Last, I think I unconsciously use an omniscient camera angle during my first draft; I am so worried about laying out the story for myself, that I am telling almost everything and showing almost nothing. And there might be nothing wrong with that; writing is mostly about re-writing, and layering in all the stuff that you don’t gravitate towards during your first pass, but here’s the thing: that omniscient lens was making Bastien feel facile and distant, and it was leaving me cold.
My current MS is an erotic romance, which means the story is ALL about emotional and sensual intensity and immediacy. Moreover, this was the scene where my hero and heroine would finally meet! Instead of being immersed in the fun of that, though, I felt like I was watching my toothsome hero through several layers of plexiglass, or possibly even Tupperware. What to do?
Well, I started by going to the library, barricading myself in one of the private study rooms, and shoving super-duper earplugs in my ear. The rest of the solution was a two-part procedure:
1) I pulled a piece of text from one of my favorite romance authors, Denise Rossetti, whose use of deep, third-person POV feels very powerful to me. I noticed how completely she put me in the skin of her characters, how every sensory detail and emotional reaction was SHOWN. I noticed how the vibe of a particular character infused his thoughts and perceptions and dialogue-- every bit of it was so very him. Then I went back to my scene, and looked for opportunities to use the same techniques.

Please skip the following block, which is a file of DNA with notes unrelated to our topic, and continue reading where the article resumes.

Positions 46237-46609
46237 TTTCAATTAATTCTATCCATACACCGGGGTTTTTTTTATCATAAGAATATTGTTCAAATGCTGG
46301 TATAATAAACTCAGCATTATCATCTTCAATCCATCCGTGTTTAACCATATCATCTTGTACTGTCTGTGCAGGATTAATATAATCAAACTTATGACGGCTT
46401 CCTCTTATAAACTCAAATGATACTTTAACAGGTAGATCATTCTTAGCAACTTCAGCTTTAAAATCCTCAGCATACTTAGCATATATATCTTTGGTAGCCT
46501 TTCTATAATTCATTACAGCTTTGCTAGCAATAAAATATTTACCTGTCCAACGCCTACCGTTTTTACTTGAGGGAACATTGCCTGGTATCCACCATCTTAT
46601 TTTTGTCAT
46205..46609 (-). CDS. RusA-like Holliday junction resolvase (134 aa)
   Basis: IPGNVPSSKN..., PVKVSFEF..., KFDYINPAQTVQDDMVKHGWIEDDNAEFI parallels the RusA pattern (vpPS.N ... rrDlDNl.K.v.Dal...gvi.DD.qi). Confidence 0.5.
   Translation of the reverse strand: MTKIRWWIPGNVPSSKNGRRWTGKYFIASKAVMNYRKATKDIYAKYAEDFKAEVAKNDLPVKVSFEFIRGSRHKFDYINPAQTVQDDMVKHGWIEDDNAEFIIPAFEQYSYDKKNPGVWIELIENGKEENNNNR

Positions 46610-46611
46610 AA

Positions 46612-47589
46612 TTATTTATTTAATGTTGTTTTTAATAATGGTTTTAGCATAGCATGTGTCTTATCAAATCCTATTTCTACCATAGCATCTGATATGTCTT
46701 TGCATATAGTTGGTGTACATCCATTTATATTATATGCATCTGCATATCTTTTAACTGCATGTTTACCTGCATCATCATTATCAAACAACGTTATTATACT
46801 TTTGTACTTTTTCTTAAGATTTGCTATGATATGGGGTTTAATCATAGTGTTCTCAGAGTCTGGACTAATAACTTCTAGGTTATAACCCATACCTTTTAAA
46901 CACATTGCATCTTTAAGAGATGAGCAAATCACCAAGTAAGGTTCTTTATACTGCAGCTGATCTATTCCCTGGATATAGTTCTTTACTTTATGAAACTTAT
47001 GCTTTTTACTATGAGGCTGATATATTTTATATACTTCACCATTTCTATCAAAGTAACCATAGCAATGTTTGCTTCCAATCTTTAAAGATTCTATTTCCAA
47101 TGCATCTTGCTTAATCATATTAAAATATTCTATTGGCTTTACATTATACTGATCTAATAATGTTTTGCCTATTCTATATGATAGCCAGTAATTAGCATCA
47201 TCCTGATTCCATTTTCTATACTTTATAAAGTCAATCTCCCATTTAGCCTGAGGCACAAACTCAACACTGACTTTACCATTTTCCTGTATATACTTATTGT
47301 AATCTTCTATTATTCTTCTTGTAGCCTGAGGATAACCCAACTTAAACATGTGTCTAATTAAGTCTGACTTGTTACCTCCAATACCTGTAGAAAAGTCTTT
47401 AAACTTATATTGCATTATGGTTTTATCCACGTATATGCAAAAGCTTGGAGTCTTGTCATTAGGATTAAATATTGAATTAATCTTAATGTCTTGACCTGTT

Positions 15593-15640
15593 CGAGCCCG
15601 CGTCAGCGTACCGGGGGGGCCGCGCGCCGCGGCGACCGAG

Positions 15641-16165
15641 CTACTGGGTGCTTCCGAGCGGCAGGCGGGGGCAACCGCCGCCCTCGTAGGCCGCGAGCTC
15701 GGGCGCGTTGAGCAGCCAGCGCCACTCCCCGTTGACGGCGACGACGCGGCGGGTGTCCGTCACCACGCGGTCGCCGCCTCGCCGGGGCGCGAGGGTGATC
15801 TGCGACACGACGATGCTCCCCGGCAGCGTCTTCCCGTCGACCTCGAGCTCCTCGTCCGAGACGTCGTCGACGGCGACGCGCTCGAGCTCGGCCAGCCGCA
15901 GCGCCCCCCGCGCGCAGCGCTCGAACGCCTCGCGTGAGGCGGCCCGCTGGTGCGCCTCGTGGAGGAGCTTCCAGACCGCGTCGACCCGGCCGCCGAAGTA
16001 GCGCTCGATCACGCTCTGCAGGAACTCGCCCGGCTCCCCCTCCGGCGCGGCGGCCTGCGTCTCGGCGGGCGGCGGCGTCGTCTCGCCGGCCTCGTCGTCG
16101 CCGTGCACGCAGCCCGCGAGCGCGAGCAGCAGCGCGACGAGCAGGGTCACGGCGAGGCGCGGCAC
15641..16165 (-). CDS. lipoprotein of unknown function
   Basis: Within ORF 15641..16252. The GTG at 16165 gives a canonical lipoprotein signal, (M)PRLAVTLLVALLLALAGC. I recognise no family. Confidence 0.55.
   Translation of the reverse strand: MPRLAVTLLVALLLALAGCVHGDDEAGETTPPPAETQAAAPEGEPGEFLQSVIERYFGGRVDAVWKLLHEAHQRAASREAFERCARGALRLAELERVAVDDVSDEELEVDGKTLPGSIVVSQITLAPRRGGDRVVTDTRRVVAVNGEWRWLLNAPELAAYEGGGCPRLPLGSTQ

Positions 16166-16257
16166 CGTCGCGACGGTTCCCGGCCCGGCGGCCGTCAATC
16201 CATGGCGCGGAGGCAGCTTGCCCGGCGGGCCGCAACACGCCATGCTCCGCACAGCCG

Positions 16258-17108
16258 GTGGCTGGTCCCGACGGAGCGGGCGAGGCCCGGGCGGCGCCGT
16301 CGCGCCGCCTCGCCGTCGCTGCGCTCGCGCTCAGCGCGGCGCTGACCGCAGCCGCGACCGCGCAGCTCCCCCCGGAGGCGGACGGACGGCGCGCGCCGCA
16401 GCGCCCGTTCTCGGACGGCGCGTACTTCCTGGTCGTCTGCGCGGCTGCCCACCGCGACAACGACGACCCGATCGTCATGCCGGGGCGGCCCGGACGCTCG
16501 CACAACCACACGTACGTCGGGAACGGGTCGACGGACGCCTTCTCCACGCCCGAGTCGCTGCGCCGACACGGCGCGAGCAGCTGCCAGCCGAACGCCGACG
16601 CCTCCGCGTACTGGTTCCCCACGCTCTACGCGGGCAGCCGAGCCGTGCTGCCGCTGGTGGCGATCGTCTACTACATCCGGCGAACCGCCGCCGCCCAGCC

2) I repeated to myself, over and over again: “Stop rushing to tell this story. Slow your ass down, and BE in the scene with Bastien.”
Thankfully, this worked. Bastien isn’t as exuberantly 3-D as he will be in time, but I can hear him and feel him in a way that I couldn’t before, and the heat and humor that should be in the scene is showing up, praise Jah.
So tell me, because I’d love to hear more from other folks: What blocks you when you’re trying to connect to your characters, and how do you get around it?